Among more than a dozen of his encyclicals, or papal instructions, was "Evangelium Vitae" ("Gospel of Life"), a 1995 document that denounced abortion and euthanasia as "crimes which no human law can claim to legitimize." The year before that, John Paul supervised a campaign by the Vatican against draft proposals favoring abortion rights at a United Nations conference on population control in Cairo.
In 2003, a Vatican document expressly approved by him implored all Roman Catholic lawmakers to oppose legalization of same-sex marriage and to prevent adoptions by gay men and lesbians.
But perhaps no aspect of his papacy enraged American Catholics as intensely as disclosures of widespread child sexual abuse by Catholic priests in the United States and of Catholics bishops' insufficient efforts to address what was happening, and some outright attempts to conceal it.
It was a problem that was long known to the Vatican and had festered for more than a decade before it reached a full-fledged crisis for the church in 2002. John Paul found himself once again apologizing, this time to the victims of the abuse and to the innocent priests whose station in society was tarnished.
"The harm done by some priests and religious to the young and vulnerable fills us all with a deep sense of sadness and shame," the pope told tens of thousands of people at an outdoor Mass in Toronto in July 2002.
"But," he added, speaking in English, "think of the vast majority of dedicated and generous priests and religious whose only wish is to serve and do good."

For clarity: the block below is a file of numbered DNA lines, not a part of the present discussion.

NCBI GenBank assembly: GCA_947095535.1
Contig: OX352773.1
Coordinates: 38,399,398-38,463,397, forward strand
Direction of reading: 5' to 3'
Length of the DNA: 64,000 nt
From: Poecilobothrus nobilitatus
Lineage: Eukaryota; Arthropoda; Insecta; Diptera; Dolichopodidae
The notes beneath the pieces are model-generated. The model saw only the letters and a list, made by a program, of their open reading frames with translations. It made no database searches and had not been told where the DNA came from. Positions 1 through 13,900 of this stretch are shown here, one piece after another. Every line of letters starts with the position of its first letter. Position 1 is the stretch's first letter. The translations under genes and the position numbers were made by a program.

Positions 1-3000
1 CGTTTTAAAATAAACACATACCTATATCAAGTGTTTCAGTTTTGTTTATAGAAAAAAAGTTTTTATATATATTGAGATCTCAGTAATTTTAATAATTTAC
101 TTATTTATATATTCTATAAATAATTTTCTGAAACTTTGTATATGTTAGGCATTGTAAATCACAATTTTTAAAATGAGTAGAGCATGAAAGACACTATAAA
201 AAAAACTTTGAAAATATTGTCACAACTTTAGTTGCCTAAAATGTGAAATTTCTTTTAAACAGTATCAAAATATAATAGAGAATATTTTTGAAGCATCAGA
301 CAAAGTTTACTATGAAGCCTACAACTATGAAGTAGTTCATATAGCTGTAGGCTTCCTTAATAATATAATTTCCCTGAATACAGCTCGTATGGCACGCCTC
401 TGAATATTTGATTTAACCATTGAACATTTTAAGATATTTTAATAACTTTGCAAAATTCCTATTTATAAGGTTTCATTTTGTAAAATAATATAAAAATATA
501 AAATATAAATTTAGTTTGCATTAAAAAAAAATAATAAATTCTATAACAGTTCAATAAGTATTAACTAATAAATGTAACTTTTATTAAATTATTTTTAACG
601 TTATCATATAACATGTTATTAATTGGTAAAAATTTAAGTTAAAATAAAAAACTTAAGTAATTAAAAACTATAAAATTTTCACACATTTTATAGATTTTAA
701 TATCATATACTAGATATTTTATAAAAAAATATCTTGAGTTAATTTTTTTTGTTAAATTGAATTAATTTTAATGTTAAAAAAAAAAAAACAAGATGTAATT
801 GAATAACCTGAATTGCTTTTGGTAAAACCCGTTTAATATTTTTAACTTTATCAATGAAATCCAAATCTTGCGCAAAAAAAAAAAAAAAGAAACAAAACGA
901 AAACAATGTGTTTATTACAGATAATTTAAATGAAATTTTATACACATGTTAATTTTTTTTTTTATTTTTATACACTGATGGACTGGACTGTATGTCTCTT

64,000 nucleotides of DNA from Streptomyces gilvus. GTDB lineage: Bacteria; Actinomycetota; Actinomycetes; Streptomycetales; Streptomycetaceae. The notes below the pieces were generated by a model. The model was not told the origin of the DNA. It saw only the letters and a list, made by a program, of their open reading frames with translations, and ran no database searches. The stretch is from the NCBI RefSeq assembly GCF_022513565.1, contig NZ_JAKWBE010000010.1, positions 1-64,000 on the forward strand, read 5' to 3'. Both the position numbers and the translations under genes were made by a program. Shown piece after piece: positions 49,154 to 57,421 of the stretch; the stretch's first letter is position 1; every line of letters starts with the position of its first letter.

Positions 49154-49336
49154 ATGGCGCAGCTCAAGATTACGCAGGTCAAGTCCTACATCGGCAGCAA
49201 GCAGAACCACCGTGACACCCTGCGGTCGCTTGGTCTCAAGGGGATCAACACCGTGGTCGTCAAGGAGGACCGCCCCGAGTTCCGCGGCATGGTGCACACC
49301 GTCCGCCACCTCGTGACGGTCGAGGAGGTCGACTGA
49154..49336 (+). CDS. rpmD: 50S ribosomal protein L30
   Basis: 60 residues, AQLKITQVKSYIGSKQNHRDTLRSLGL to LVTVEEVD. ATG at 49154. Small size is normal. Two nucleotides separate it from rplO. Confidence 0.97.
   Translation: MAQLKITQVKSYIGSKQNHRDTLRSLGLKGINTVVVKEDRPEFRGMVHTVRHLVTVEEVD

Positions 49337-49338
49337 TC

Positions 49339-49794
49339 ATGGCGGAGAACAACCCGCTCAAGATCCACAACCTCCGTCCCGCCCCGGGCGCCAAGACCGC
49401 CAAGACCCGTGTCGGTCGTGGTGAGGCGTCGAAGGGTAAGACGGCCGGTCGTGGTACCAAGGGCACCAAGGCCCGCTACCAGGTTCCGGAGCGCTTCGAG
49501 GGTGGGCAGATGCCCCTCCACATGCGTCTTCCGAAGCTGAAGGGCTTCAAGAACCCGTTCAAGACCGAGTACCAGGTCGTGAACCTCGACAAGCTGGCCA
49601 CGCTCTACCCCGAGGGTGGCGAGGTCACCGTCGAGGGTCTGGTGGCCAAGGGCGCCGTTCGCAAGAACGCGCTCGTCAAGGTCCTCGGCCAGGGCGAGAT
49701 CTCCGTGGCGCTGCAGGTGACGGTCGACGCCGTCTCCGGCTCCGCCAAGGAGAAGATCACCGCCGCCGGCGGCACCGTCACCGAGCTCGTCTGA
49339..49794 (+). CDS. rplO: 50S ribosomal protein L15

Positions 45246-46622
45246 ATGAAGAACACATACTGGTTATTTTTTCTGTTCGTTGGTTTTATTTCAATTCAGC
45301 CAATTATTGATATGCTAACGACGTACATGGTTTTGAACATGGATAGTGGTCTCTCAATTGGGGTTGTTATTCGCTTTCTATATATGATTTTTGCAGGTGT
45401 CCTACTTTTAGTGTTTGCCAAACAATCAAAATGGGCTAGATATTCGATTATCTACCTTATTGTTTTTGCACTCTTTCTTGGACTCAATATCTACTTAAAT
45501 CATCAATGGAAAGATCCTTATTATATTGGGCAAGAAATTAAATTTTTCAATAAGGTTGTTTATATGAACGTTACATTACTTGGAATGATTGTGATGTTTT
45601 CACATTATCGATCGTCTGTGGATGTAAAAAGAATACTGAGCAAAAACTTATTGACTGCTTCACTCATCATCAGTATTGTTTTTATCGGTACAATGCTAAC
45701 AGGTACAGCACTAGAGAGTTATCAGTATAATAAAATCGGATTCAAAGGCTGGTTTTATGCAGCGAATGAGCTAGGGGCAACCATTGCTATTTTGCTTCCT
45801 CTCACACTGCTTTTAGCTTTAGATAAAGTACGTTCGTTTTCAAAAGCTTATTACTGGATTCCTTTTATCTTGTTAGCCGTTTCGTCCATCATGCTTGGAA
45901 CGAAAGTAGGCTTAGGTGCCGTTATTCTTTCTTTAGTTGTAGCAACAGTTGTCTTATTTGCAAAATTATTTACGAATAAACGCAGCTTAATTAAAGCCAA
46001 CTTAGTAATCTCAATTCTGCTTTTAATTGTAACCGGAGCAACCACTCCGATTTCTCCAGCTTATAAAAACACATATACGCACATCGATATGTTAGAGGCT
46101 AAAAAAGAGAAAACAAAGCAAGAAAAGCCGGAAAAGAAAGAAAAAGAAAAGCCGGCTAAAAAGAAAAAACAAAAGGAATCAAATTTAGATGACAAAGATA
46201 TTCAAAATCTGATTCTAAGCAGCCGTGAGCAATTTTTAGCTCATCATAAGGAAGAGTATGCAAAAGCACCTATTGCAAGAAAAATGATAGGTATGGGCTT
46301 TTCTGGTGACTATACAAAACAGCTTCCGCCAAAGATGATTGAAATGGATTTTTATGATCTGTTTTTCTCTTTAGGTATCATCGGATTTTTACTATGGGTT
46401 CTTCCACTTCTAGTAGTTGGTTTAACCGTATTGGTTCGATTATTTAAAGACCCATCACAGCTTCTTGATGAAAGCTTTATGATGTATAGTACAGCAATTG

The pope spoke many languages and went to many countries that no pope had previously visited, venturing from the Vatican more frequently than any of his predecessors. His relentless and far-reaching movements reflected more than the conveniences of modern travel.
They amplified his ceaselessly expressed concern for the poor, his frequent spoken and written meditations on what he saw as an impermissibly broad gap between wealthy and indigent people, and a lack of social justice.
They also spoke to his belief in his role as a sort of global pastor and to his canny grasp of the demographic changes that were confronting not just the Roman Catholic Church but all of Christianity, whose center of gravity was moving to the developing world.
"He has decisively renovated the papacy for the 21st century by giving it this new evangelical, pastoral thrust," George Weigel, his American biographer, said in a telephone interview in late 2003.
In a separate telephone interview around the same time, Mr. Weigel said: "This has been a genuinely epic period in the history of the papacy, in the history of the church. This has been a pope for the world, not just for the church."
Laurie Goodstein contributed reporting for this article.